Thoughts For Thursday: Gobble And Squawk From The Fed

Squawk and gobble from the Fed in the form of the release of the November FOMC minutes provided the right amount of doublespeak to carry the market higher on Wednesday.


Below is some of the celebrated Fedspeak from yesterday's November FOMC Meeting Minutes release:

“There was wide agreement that heightened uncertainty regarding the outlooks for both inflation and real activity underscored the importance of taking into account the cumulative tightening of monetary policy, the lags with which monetary policy affected economic activity and inflation, and economic and financial developments,”

“A substantial majority of participants judged that a slowing in the pace of increase would likely soon be appropriate,...The uncertain lags and magnitudes associated with the effects of monetary policy actions on economic activity and inflation were among the reasons cited regarding why such an assessment was important.”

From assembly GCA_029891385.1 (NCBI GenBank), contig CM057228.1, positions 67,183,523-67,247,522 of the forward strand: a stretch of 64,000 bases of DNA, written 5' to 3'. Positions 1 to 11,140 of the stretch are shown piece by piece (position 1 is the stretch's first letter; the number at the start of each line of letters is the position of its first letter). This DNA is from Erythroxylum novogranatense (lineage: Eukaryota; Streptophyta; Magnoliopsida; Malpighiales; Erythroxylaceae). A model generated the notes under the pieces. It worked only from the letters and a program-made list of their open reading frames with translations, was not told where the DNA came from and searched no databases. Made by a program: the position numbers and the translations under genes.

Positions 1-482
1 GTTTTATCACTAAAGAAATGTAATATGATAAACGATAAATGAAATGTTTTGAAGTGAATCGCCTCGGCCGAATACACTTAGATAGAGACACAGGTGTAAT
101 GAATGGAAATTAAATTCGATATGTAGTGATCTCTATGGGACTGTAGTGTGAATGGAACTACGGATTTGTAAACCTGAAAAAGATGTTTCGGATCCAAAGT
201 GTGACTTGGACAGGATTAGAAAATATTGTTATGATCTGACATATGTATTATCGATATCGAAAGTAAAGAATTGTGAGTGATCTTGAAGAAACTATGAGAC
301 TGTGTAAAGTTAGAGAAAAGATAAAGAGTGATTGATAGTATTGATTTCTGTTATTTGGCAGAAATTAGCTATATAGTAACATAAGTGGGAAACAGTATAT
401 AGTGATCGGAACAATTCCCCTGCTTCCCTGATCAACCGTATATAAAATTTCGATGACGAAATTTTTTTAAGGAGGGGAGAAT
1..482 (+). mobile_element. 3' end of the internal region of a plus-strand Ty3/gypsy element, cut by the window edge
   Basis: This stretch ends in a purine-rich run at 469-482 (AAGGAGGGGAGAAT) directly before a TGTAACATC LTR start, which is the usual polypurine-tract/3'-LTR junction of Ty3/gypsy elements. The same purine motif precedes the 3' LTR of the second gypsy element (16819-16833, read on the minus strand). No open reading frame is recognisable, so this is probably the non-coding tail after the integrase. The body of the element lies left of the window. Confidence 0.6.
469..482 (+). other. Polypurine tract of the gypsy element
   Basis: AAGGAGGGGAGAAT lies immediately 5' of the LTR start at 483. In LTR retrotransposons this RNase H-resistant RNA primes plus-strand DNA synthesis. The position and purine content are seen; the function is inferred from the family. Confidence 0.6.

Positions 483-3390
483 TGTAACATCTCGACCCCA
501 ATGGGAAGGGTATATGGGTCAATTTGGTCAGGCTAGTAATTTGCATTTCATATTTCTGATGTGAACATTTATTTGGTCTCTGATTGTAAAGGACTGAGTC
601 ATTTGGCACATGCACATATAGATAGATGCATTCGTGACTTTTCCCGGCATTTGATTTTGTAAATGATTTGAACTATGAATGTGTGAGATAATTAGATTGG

Not lyrical you say, it was music to traders ears. Yesterday the S&P 500 closed at 4,027, up 24 points, the Dow closed at 34,194, up 96 points and the Nasdaq Composite closed at 11,285, up 111 points.

Most actives were all green, except for Ford (F) which closed down 4 cents, but added back 2 cents after the close.

Chart: The New York Times


TalkMarkets contributor Seb notes US Equities Boosted By Potential Slowdown Of Interest Rate Hikes.